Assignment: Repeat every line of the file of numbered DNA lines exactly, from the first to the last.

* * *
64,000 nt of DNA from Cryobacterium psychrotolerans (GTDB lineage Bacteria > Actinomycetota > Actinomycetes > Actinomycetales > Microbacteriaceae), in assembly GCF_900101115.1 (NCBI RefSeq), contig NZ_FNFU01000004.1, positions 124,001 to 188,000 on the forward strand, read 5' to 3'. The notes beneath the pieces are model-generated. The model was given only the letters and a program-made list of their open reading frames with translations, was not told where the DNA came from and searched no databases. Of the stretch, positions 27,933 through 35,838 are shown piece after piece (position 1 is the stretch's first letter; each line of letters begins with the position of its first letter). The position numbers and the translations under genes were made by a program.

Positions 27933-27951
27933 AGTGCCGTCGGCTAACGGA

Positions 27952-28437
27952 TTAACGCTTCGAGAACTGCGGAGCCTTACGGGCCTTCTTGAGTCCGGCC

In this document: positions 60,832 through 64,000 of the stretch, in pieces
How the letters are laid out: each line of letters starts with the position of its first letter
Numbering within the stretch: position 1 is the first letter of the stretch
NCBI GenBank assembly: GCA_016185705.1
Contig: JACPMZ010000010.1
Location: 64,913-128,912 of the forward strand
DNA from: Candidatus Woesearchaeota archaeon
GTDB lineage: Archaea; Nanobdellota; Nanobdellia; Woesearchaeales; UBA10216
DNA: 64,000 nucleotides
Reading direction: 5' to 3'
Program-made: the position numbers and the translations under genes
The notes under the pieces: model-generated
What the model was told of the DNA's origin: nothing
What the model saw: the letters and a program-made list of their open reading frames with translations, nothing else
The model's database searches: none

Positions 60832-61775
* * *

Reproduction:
64,000 nt of DNA from Cryobacterium psychrotolerans (GTDB lineage Bacteria > Actinomycetota > Actinomycetes > Actinomycetales > Microbacteriaceae), in assembly GCF_900101115.1 (NCBI RefSeq), contig NZ_FNFU01000004.1, positions 124,001 to 188,000 on the forward strand, read 5' to 3'. The notes beneath the pieces are model-generated. The model was given only the letters and a program-made list of their open reading frames with translations, was not told where the DNA came from and searched no databases. Of the stretch, positions 27,933 through 35,838 are shown piece after piece (position 1 is the stretch's first letter; each line of letters begins with the position of its first letter). The position numbers and the translations under genes were made by a program.

Positions 27933-27951
27933 AGTGCCGTCGGCTAACGGA

Positions 27952-28437
27952 TTAACGCTTCGAGAACTGCGGAGCCTTACGGGCCTTCTTGAGTCCGGCC

In this document: positions 60,832 through 64,000 of the stretch, in pieces
How the letters are laid out: each line of letters starts with the position of its first letter
Numbering within the stretch: position 1 is the first letter of the stretch
NCBI GenBank assembly: GCA_016185705.1
Contig: JACPMZ010000010.1
Location: 64,913-128,912 of the forward strand
DNA from: Candidatus Woesearchaeota archaeon
GTDB lineage: Archaea; Nanobdellota; Nanobdellia; Woesearchaeales; UBA10216
DNA: 64,000 nucleotides
Reading direction: 5' to 3'
Program-made: the position numbers and the translations under genes
The notes under the pieces: model-generated
What the model was told of the DNA's origin: nothing
What the model saw: the letters and a program-made list of their open reading frames with translations, nothing else
The model's database searches: none

Positions 60832-61775